- B- Community Grade
- Director: Neil Armfield
- Cast: Heath Ledger, Abbie Cornish, Geoffrey Rush
- Running time: 108 minutes
It's hard to make a movie about drug addiction that feels any different or looks any better than genre classics like Drugstore Cowboy, Trainspotting, and the underrated Jesus' Son. Neil Armfield's Candy certainly can't compete with those films, though it isn't completely unoriginal either. Working with Australian poet Luke Davies (who also wrote the novel), Armfield concentrates on the delusions of two married bohemian heroin addicts, played by Heath Ledger and Abbie Cornish. They fall in love while fixing together, and at first, drugs are part of the breathless rush of their romance. They're the kind of lovers who can't share a tender kiss without ripping each other's clothes off, and heroin is just one more intimate secret, locking them together in an exalted universe of two. Even on their wedding day, they shoot up and grab some fast food, giggling, "We're the coolest people at McDonald's."
Then comes the inevitable begging, borrowing, stealing, and hooking to support the habit, and the trying to get clean and failing. Then, just when the movie is starting to seem entirely warmed-over, Armfield and Davies concoct a heartbreaking scene where Ledger and Cornish lay together in a hospital bed, cradling their tiny stillborn baby. The filmmakers string together so many keen observations about the druggie life—like Ledger noting that "for every 10 years you've been a junkie, you'll have spent seven of them waiting," and Cornish flipping out when her mother complains that she can't whip cream properly—it's too bad that the spaces between are padded out with a lot of familiar squalor, enacted by two skilled actors trying a little too hard to look like wastrels.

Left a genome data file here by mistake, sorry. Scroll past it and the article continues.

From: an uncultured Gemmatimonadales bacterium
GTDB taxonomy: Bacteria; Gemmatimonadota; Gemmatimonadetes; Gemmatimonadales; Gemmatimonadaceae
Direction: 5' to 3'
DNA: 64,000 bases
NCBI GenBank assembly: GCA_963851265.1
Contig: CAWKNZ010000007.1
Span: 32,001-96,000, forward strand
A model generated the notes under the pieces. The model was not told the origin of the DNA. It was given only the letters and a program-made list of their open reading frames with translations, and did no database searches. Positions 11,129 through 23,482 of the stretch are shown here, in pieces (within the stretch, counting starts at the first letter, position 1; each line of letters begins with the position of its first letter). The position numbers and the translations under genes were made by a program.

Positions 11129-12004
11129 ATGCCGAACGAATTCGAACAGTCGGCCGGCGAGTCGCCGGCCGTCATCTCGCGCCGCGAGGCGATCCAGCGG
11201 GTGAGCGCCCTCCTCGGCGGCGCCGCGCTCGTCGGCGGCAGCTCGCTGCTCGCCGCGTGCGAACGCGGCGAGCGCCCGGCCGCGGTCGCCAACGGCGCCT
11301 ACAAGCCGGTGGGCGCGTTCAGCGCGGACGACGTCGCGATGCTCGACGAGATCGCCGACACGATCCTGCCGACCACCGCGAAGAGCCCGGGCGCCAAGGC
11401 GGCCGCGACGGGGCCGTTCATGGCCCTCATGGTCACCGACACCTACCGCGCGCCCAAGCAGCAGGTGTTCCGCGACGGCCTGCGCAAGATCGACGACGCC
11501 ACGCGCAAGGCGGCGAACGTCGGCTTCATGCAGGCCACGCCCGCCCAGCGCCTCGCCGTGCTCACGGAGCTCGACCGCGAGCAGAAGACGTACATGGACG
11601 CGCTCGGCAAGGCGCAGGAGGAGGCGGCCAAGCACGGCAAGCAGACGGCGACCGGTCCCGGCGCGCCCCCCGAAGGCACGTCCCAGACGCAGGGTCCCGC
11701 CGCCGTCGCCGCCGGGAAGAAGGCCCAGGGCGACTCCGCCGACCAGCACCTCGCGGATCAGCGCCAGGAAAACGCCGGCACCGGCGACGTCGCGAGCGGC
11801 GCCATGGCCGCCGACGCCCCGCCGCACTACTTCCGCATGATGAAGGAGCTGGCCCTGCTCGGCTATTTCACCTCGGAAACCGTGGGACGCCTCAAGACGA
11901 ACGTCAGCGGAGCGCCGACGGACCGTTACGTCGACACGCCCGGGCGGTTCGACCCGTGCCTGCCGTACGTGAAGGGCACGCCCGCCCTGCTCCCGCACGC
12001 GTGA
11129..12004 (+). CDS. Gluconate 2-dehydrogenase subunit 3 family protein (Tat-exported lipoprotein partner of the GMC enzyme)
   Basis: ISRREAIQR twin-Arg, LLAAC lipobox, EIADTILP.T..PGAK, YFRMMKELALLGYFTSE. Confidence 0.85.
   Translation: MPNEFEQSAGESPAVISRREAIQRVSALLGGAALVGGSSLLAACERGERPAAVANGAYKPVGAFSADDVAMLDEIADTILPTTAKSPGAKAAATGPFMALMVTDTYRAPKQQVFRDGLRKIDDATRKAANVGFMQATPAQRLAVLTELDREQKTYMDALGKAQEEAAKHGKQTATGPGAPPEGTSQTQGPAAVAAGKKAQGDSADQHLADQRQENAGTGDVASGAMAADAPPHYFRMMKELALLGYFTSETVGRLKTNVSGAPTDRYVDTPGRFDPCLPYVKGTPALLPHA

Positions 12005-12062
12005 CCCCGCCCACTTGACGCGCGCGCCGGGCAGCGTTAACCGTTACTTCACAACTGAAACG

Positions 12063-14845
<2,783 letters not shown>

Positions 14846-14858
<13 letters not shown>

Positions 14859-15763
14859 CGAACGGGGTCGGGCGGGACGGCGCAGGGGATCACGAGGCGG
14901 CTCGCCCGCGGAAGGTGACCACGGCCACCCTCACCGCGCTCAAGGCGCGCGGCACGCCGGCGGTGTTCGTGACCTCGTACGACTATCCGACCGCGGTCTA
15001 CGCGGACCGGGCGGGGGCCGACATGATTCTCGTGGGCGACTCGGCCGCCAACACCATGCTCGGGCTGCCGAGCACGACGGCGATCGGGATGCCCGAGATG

The story clanks along awkwardly, one minute showing Ledger so out of it that he can't carry on a conversation, and the next showing him pulling off a con job so canny that it's hard to believe he's supposed to be the same character. Candy works better when it deals with the particulars of being simultaneously in love and intoxicated, from the intensity of lovemaking under the influence—where everything has to be a little dangerous to have any meaning—to the crushing jealousy when one spouse starts getting high alone. And though it's a well-worn story, Candy does touch on a universal anxiety. For two people basking in the heat of an all-consuming love, what happens when the power gets cut off?